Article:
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An elaborate headpiece makes its way through the audience, demanding attention before it’s even seen. Beneath the headpiece is Imana Gunawan, who slithers and retreats, gathering momentum almost as if she’s storing it inside her grandiose skirt. Repetitive “whoosh” sounds come from her kicking her foot back like a bull – I imagine sprays of dirt flying behind her. She’s getting ready to charge. Finally, entering the open space of Washington Hall, she walks with authority as she draws circles with her path. Even though her gaze penetrates the audience, there’s an air of mysticism in her presence. Flowers are scattered on the floor in a half moon shape and an ornate, gold-hued set design provide a background. Her satin red skirt flows behind her, a regal trail of fire.

Randy Ford and Lorraine Lau in In Innocence, We Dream by Megan Erickson. Photo by Andrew Imanaka.

Imana Gunawan’s introductive solo, untuk ibu, untuk sri, is simply the start of what proves to be yet another rich presentation from Au Collective. Au’s priorities as a collective are clear in their most recent show, from SEA: to celebrate and showcase POC, queer, and women artists, as well as empower the next generation to do the same.


Watching Au members dance with each other is like watching brothers and sisters play together. While wonderfully unique individuals, together they move as if they are from the same family. Lorraine Lau and Randy Ford create a childlike utopia in a duet, Through Innocence We Dream, directed by Megan Erickson. Four dancers and a red balloon competitively play and tease in Foursquare, directed by Rebecca Smith. VRS-A-STI/YLE, a collaborative piece mostly featuring popping work, even brings in the next generation with special guests. Estrella Gonzales-Sanders and Bria Carmel Clahoun, while each probably no more than 7 years old, dominate the stage with alacrity and attitude. The audience responds with roars of support at the girls’ popping skills, and the older Au members simply become back-up dancers to their show.

WORSHIP by Randy Ford. Photo by Andrew Imanaka.

Like a rope made stronger by individual threads, Au’s most powerful moments are when they all occupy space together. Guest choreographer Alicia Mullikin’s movement comes alive on their bodies with fierce ownership in En brazos entre líneas enemigas. Clad in black and red costumes, a violin track accompanies slow treading. While oftentimes such instrumental music can emotionally overpower dance work, the dancers would have emitted just as much intensity in silence. An extended period of rows exchanging places downstage to upstage creates an army-like wave of aggression, complete with audible “huffs”. The dancers create a constantly recycled energy that gains strength with each passing. There is more behind this work than a single story – it is obvious that personal stories bond together to create an unstoppable force.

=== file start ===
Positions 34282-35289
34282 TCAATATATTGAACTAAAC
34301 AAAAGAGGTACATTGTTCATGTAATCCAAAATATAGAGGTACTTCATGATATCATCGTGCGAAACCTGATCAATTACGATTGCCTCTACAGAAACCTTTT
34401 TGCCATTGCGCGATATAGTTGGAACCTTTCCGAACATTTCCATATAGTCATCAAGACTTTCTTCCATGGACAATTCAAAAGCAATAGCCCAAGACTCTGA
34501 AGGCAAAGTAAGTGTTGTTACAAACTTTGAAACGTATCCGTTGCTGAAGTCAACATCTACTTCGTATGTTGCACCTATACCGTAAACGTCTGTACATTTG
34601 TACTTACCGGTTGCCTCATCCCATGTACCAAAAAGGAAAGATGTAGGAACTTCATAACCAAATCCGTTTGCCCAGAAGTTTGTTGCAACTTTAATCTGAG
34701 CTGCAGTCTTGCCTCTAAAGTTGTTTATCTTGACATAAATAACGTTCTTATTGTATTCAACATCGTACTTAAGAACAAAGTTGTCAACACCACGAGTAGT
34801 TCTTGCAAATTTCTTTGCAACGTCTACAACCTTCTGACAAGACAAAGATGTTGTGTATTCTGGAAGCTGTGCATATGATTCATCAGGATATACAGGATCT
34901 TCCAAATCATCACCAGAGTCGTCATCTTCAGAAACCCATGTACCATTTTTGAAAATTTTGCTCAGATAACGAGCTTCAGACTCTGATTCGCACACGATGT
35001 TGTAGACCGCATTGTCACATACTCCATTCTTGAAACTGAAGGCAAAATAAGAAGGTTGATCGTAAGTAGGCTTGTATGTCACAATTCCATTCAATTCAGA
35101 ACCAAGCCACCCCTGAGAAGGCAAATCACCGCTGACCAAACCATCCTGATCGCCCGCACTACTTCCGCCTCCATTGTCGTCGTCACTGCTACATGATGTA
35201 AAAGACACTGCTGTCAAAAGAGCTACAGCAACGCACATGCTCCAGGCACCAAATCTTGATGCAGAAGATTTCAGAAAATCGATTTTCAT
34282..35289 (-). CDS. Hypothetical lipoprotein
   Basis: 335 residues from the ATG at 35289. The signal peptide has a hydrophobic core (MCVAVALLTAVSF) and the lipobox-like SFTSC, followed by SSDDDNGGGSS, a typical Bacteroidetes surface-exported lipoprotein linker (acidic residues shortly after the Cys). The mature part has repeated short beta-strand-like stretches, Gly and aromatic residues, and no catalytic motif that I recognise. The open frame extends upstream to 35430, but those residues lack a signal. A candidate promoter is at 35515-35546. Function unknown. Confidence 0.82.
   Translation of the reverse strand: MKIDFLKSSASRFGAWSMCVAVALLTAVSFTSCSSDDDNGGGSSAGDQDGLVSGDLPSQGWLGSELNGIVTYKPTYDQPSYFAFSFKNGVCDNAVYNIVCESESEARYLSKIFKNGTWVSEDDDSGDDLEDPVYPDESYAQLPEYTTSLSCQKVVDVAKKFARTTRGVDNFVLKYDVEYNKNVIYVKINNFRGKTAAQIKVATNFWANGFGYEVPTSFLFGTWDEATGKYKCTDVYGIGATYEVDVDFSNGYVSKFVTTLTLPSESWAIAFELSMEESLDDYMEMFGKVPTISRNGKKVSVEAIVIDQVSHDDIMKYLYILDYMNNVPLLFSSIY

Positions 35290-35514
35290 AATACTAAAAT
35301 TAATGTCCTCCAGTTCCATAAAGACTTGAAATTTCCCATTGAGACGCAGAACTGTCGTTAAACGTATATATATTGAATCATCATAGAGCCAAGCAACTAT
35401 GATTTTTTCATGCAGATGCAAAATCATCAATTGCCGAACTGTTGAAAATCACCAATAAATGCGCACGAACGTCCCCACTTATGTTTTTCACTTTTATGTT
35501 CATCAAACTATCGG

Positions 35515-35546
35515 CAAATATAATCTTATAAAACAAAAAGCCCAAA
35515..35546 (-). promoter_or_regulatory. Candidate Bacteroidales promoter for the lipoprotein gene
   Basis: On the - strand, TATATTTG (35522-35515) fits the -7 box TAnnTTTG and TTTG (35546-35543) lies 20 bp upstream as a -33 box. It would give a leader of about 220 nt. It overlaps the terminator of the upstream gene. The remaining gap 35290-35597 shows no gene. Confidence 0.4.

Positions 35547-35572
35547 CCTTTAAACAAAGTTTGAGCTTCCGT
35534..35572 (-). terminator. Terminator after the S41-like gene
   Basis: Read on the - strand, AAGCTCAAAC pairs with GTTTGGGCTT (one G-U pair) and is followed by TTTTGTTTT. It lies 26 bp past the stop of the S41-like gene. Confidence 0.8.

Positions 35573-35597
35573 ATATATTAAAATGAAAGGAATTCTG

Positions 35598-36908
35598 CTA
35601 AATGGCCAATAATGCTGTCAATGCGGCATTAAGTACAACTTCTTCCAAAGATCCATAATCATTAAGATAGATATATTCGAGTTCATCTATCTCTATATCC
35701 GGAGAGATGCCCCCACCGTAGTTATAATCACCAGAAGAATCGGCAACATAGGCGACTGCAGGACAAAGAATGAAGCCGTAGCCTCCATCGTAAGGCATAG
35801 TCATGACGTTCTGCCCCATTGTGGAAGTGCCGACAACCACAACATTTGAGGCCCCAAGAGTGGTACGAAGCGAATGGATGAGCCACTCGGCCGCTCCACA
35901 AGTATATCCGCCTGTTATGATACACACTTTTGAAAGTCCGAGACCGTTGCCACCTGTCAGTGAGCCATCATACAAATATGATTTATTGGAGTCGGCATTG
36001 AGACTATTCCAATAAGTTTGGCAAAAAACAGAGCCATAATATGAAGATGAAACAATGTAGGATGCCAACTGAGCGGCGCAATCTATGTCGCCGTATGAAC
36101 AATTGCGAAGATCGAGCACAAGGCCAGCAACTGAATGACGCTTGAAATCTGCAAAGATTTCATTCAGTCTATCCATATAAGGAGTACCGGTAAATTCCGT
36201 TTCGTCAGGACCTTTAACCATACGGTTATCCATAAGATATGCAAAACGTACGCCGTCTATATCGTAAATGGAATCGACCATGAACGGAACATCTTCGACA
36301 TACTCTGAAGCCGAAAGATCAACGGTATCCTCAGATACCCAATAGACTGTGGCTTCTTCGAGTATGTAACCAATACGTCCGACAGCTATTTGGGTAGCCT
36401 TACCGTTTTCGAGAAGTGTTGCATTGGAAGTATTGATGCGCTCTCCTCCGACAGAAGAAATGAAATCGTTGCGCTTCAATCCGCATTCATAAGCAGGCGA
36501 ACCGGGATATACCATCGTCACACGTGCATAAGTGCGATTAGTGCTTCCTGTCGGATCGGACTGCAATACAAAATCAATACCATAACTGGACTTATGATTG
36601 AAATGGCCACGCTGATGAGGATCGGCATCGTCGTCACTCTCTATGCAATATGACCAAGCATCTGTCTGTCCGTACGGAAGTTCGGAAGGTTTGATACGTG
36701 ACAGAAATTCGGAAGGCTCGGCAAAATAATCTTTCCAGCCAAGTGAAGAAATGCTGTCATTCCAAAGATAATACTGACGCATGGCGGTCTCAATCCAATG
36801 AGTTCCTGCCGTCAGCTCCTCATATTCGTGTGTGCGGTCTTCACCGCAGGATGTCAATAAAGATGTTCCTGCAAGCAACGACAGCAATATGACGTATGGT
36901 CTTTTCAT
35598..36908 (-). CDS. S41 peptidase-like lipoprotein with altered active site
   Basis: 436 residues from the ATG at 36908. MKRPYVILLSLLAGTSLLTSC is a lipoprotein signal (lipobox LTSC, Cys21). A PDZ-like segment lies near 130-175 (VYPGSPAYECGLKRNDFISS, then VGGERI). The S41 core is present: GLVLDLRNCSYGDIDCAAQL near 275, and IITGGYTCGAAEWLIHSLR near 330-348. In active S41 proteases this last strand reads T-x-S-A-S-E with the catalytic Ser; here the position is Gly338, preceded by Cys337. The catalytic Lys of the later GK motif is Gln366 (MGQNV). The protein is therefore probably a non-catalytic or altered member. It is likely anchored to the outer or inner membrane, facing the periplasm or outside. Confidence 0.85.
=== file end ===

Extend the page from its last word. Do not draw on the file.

El Nyberg, Imana Gunawan in three. by El Nyberg. Photo by Andrew Imanaka.

While powerful in numbers, Au’s smaller works at times lack clarity in intention. A trio of women in white tulle share an experience together in three., directed by El Nyberg. Two of the dancers softly vogue, taking ownership of the style and changing its context, while the third watches from afar. The connection between them is strong, but there’s a sense of distance between them and the audience. I feel as if I am looking in on an inside joke, lying beneath a facade of performance. Cheryl Delostrinos, the director of In the Garden, does a solo to the track “Moon River”, her shapes appearing staccato, her back to the audience. She wears a bird skull mask, but her intention shows a graceful humanity. Warm light adorns her and her two other partners as the trio spirals around each other. Indulgent lifts and gentle entanglements bring the dancers closer, but again, the space for others seems to shrink. A larger group piece directed by Randy Ford, WORSHIP, aims to look at individual spirituality. However his choice of music, a passionate gospel song, overpowers the dancer’s voices as movers. Still, personal gestures highlight each dancer, leaving the viewer curious for more.

Angel Alviar-Langley, Mike O’Neal, El Nyberg in Four Square by Becca Smith. Photo by Andrew Imanaka.

The works, largely collaborative by Au’s members and guest artists, scale from tender and sweet to almost frighteningly aggressive. Snaps, stomps, and cheers from the audience of all races and ages makes the space an energized and safe place for expression. from SEA is successful in terms of showcasing dance how it was originally intended – a means for celebration and expression, not just entertainment for the aristocracy. Anyone could have viewed this performance and got something from it, thanks to Au’s admirable mission to make fine art accessible to various audiences and communities. From costumes to musical choices, from SEA glowed with spiritual reverence of ancestors past, showing up with unapologetic fervor in their daring descendants.


from SEA was performed May 18th-20th, 2017 at Washington Hall in Seattle. For more information about Au Collective, visit their website here.